By Daniel Hunter

Improved access to more varied sources of finance would help small and medium-sized enterprises (SMEs) and the wider economy, but barriers to increasing non-bank lending also need to be tackled, the Confederation of British Industry (CBI) said today (Wednesday).

In its submission to the review led by Tim Breedon into alternative sources of debt, the UK’s leading business group suggests ways to boost the supply of non-bank finance, as well as solutions to the current lack of demand.

Although businesses are understandably more risk-averse because of the fragile state of the economy, making sure firms have greater access to alternative sources of finance will be vital when it comes to securing growth and supporting the recovery.

“For too long, the UK’s small and medium-sized companies have relied heavily on banks for most of their credit. If we do not act quickly to increase the range of available finance, other countries will steal a march on the UK," John Cridland, CBI Director-General, said.

“While banks will remain an important part of the funding landscape, growing firms also need ‘patient’ capital, with a longer investment return horizon. To deliver this, we need to give our firms access to new sources of funding, such as by opening UK bond markets to medium-sized businesses. The Government’s £1 billion of Business Finance Partnerships will also help stimulate investment in these companies.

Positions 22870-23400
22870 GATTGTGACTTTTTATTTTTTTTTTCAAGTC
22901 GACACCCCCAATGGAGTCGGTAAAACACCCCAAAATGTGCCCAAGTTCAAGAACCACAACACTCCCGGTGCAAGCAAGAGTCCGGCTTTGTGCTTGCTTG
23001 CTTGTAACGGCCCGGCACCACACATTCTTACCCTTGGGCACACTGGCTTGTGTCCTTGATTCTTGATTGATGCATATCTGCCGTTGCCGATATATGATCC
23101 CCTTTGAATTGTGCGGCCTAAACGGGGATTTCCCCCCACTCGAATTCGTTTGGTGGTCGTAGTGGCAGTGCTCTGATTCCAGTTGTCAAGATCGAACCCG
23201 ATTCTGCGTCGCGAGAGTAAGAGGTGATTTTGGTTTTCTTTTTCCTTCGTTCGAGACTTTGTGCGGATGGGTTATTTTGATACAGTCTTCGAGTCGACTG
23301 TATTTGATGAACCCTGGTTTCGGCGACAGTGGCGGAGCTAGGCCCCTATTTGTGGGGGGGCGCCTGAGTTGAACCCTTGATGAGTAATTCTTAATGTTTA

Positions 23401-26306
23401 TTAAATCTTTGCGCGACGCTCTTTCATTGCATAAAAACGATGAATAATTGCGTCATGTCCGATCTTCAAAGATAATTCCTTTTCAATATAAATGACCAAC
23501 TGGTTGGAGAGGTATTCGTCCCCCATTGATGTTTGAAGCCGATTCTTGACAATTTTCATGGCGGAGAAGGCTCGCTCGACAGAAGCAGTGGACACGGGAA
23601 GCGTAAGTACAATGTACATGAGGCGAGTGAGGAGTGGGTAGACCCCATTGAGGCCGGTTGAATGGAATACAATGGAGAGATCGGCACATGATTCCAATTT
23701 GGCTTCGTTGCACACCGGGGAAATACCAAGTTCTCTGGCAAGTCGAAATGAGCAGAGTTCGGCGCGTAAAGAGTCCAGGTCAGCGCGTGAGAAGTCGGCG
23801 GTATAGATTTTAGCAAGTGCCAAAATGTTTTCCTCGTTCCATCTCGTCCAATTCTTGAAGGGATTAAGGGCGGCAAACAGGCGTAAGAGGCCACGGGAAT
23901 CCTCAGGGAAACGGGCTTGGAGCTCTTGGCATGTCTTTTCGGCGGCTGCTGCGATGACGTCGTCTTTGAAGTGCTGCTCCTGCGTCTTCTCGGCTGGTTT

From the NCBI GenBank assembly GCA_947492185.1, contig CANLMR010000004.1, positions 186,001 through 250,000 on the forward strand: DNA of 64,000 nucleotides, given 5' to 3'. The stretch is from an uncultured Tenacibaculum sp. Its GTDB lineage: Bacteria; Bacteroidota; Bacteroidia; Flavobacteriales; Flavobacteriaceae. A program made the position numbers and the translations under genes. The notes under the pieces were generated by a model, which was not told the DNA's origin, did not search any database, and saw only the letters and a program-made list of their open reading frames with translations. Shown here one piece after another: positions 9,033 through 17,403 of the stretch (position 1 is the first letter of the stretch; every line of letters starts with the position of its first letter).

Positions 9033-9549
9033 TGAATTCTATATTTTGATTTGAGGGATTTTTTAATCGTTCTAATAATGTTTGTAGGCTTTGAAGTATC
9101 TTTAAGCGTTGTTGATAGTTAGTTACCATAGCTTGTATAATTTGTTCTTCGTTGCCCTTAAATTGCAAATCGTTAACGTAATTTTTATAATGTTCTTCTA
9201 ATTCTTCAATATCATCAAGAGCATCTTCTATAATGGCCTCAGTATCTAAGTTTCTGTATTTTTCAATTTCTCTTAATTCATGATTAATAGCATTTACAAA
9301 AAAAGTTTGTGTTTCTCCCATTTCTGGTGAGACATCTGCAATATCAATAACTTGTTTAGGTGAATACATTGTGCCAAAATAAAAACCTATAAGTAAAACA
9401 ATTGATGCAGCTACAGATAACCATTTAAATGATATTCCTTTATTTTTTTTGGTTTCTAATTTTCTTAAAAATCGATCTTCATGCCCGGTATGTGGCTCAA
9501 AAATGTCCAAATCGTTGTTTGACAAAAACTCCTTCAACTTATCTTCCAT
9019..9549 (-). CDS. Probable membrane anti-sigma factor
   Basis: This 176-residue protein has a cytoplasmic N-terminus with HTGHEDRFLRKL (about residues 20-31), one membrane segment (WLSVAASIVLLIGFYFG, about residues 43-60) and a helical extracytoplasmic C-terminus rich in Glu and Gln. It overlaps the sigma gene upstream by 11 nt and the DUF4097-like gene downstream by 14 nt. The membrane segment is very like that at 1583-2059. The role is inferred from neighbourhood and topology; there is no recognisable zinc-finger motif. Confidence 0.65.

“This is as much a problem of demand as supply. Firms need independent help and support to locate the finance that’s right for them. So we must cut through the red tape and complexity surrounding non-bank finance to make it more easily understood by small and mid-sized businesses, which often lack the resources of a larger company. We also need to make it simpler for alternative lenders to judge the credit worthiness of SMEs.”

To increase the amount of funding available for medium-sized businesses, the CBI recommends that the Government establishes a mid-sized bond market in the UK, using a mix of new infrastructure and tax incentives. Retail interest can then be stimulated in mid-sized businesses’ bonds through new tax-free savings in an ISA.

Short-term tax incentives, similar to Venture Capital Trusts, could be used to encourage investment in the new bonds, as well as exempting certain investments from tax.

Combatting a lack of awareness among SMEs about sources of non-bank finance will be vital to help stimulate demand, according to the CBI.

It proposes the existing programme of Independent Financial Advisers (IFAs), which serves consumers, is expanded to meet the needs of SMEs. It also calls on the Government to work with the financial services sector to help make non-bank finance, such as bonds and private placements, much less complex and bureaucratic.

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